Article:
2. Fusion 360 – a cloud-based professional-grade CAD/CAM software that is easy to use and suitable for a wide range of design and manufacturing applications. It is available for Windows and Mac, and there is also a mobile app available for iOS and Android.
  3. SketchUp – a user-friendly 3D modeling software that is suitable for a wide range of design applications. It is available for Windows and Mac, and a web-based version is available.
  4. Inkscape – a free and open-source vector graphics editor that is suitable for creating 2D designs and technical drawings. It is available for Windows, Mac, and Linux.
  5. LibreCAD – a free and open-source 2D CAD software that is suitable for Linux.
  1. Tinkercad – is a free, web-based 3D design and modeling tool, easy to use, and intended for beginners.
  • AutoCAD and Fusion 360, have more advanced 3D modeling and visualization tools, including the ability to create photorealistic renderings and animations.
  • SketchUp and LibreCAD, have more basic 3D modeling capabilities but are still suitable for creating 3D designs and technical drawings.

How does a 3d printer use CAD/CAM data?

3D printers use CAD (Computer-Aided Design) and CAM (Computer-Aided Manufacturing) data to create physical objects by building them up layer by layer. The process starts with the creation of a 3D model using CAD software. The model is then exported as an STL (STereoLithography) file, which is a common file format for 3D printing.

The STL file is then imported into CAM software, which is used to slice the model into thin layers and generate the G-code instructions that the 3D printer will use to build the physical object. The G-code instructions tell the 3D printer where to move the print head, what temperature to use, and how much material to extrude at each point in the build process.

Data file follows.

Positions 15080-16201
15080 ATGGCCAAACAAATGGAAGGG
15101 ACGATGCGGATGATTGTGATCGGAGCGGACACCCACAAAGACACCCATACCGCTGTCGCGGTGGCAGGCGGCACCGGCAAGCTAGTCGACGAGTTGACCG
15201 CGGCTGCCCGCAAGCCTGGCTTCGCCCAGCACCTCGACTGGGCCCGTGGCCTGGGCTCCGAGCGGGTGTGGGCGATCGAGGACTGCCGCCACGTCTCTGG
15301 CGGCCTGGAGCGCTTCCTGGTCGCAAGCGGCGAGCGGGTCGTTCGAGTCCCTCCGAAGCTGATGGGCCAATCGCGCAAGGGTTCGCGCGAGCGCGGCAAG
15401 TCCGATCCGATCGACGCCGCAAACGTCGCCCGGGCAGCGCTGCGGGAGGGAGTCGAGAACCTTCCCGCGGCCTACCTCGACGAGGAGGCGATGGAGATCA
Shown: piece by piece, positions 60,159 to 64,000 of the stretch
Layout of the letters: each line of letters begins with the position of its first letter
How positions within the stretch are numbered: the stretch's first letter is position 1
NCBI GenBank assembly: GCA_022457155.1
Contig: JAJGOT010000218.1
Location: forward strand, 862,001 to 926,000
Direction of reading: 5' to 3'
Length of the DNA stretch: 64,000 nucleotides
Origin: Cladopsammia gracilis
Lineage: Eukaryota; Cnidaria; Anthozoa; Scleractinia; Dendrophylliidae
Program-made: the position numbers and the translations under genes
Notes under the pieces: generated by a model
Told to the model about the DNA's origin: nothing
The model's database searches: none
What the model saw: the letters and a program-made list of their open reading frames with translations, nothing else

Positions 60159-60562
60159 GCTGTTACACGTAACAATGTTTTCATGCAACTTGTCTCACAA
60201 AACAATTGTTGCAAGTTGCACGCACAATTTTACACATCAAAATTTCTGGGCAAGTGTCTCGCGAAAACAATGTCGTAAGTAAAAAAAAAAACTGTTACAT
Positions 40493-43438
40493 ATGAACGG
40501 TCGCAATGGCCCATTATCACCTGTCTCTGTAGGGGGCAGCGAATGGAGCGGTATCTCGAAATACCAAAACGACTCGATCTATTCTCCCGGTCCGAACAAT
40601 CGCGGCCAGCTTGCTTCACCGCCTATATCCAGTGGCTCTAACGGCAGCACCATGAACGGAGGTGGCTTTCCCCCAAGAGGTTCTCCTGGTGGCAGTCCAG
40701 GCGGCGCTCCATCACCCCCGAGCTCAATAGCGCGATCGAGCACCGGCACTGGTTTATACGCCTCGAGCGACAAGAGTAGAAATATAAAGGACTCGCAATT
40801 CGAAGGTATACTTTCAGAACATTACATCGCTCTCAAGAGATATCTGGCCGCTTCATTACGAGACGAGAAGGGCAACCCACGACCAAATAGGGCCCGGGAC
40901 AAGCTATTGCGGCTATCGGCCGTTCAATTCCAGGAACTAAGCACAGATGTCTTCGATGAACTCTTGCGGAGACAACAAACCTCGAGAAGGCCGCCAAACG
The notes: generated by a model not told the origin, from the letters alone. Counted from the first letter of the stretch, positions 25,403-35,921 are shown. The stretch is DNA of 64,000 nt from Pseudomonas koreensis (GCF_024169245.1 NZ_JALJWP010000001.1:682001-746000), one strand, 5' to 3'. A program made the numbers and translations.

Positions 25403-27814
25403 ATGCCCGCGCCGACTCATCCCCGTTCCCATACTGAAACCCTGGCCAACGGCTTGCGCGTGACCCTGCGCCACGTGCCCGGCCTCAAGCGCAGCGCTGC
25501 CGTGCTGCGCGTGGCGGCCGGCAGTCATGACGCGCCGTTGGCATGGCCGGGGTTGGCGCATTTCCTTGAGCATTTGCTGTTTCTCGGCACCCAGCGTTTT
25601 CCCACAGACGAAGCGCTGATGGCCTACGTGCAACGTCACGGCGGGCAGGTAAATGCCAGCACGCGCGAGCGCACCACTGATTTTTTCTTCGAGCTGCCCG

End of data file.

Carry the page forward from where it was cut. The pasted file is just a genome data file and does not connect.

Once the G-code is generated, it is transferred to the 3D printer and the printing process begins. The 3D printer reads the G-code instructions and moves the print head to the specified locations, extruding the material layer by layer to build up the physical object.

In summary, 3D printers use CAD/CAM data to create physical objects by reading and executing the G-code instructions generated from a 3D model created in CAD software.

News Worthy Success Stories

  • Lonypack, which optimized food packaging with food-safe 3D printing[1]
  • Nissan was able to significantly reduce costs by printing over 700 unique parts[2].
  • Ultimate 3D Printing Store, which makes $3.96M/year[3]
  • Seurat is a company that aims to disrupt metal 3D printing with two million points of light[4].

Things to consider:

  1. Your Budget
    • Cost of printer
    • Cost of materials
    • Cost of designs
    • Cost of software applications
  1. How much experience and tolerance with technology do you have
  2. Niche- the business area you chose

Material References